We can also define constants for the knob labels we will use. There will be four XYZ_knob’s, one for each vertex handle that will be used to deform the geometry and one Axis_knob that will allow for transformations like translations, scale and rotate:
static const char* const kVertexLabels[4]{"p0", "p1", "p2", "p3"};
static const char* const kAxisLabel = "transform";
We will also use constants for defining the shape faces and their respective UVmappings. To make it easier to read the UV mapping, we will use auxiliary arrays for U and V values (kU and kV), thus making it possible to refer to their indexes instead of their values:
static const float kU[5]{0.0f, 0.25f, 0.5f, 0.75f, 1.0f};
static const float kV[3]{0.0f, sqrtf(3.0f) / 4.0f, sqrtf(3.0f) / 2.0f};
static const int k3dFaces[4][3]{{0, 2, 1}, // p0, p2, p1
{0, 1, 3}, // p0, p1, p31
{1, 2, 3}, // p1, p2, p32
{2, 0, 3}}; // p2, p0, p33
static const int kUVMapping[12][2]{{1, 1}, {3, 1}, {2, 0}, // face 0
{1, 1}, {2, 0}, {0, 0}, // face 1
{2, 0}, {3, 1}, {4, 0}, // face 2
{3, 1}, {1, 1}, {2, 2}};// face 3
Declarations¶
Now we get to the more important part, where we declare the Op class and its
members. We’ll call the class Tetrahedron
. The declaration looks like this:
class Tetrahedron : public SourceGeo
{
Public:
explicit Tetrahedron(Node* node);
static const Description kDescription;
const char* Class() const override;
const char* node_help() const override;
protected:
void get_geometry_hash() override;
void create_geometry(Scene& scene, GeometryList& out) override;
void geometry_engine(Scene& scene, GeometryList& out) override;
void knobs(Knob_Callback callback) override;
private:
Vector3 _vertices[4];
Matrix4 _localTransformMatrix;
};
The first thing we declare is the constructor; Ops need to have a constructor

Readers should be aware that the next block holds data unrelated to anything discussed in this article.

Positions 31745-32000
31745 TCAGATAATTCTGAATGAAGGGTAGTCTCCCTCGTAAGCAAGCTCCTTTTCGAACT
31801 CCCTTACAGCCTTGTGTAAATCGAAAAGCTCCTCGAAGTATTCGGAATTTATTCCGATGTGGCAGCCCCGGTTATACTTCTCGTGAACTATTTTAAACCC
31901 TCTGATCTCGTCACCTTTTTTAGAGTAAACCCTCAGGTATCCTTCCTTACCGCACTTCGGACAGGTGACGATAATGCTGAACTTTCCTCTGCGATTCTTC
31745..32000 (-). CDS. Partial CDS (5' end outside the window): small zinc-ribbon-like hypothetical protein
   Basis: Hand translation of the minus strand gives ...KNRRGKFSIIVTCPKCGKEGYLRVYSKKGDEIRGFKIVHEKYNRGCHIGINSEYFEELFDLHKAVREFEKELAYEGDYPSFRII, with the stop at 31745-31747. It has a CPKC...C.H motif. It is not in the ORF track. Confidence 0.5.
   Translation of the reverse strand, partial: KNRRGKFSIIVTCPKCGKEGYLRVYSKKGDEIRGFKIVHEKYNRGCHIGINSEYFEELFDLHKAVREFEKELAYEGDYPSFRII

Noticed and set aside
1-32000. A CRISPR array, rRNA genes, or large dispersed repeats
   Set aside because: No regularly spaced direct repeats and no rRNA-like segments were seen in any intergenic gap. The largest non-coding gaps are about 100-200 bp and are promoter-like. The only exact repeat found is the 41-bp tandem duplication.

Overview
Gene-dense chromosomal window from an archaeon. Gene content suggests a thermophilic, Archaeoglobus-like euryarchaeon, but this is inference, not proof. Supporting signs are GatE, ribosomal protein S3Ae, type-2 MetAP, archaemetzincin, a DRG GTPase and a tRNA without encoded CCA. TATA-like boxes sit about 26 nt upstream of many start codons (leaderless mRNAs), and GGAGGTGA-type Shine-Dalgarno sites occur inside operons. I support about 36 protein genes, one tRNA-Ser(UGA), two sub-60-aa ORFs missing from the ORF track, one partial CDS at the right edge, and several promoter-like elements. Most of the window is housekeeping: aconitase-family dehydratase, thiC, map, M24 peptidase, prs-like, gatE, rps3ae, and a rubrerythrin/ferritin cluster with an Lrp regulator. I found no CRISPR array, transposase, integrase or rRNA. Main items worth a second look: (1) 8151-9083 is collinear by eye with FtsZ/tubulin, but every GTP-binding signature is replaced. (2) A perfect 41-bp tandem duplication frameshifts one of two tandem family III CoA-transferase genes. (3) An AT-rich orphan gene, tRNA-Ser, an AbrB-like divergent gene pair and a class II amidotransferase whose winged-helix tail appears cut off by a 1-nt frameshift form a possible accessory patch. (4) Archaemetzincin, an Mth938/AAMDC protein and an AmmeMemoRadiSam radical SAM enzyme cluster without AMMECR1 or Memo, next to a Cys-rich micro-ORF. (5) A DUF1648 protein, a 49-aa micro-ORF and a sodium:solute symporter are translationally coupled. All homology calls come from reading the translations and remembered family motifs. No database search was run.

which takes a pointer to a Node. The Class()
method is required on every
custom Op class. We’re also adding some knobs to the node, so we need to
override the knobs()
method.
The static description
member tells NUKE what the Op is called and how to
create it. This is required on every custom Op class. As well as a class name
string for the Op, it also stores a pointer to the function for creating the Op
(the Build
function mentioned above, in this case).
The standard SourceGeo
method for creating geometry is called
create_geometry
; we will override that to create our tetrahedron. The
geometry we create depends on the values of our knobs, so we need to override
the get_geometry_hash
method as well.
Finally, we declare _vertices[4]
, an array that will hold the corners of
our shape and _localTransformMatrix
, that will be used for 6dof
transformation. We also declare the pointers that will hold the knobs that will
use the previous variables as storage, so that we can manipulate them inside
NUKE.
The Easy Bits¶
The implementations of the constructor, Class()
and Build()
methods are
fairly straightforward so we won’t spend much time on them:
Tetrahedron::Tetrahedron(Node* node)
: SourceGeo(node)
{
static const float kRadians30 = radians(30);
static const float kCos30 = cos(kRadians30);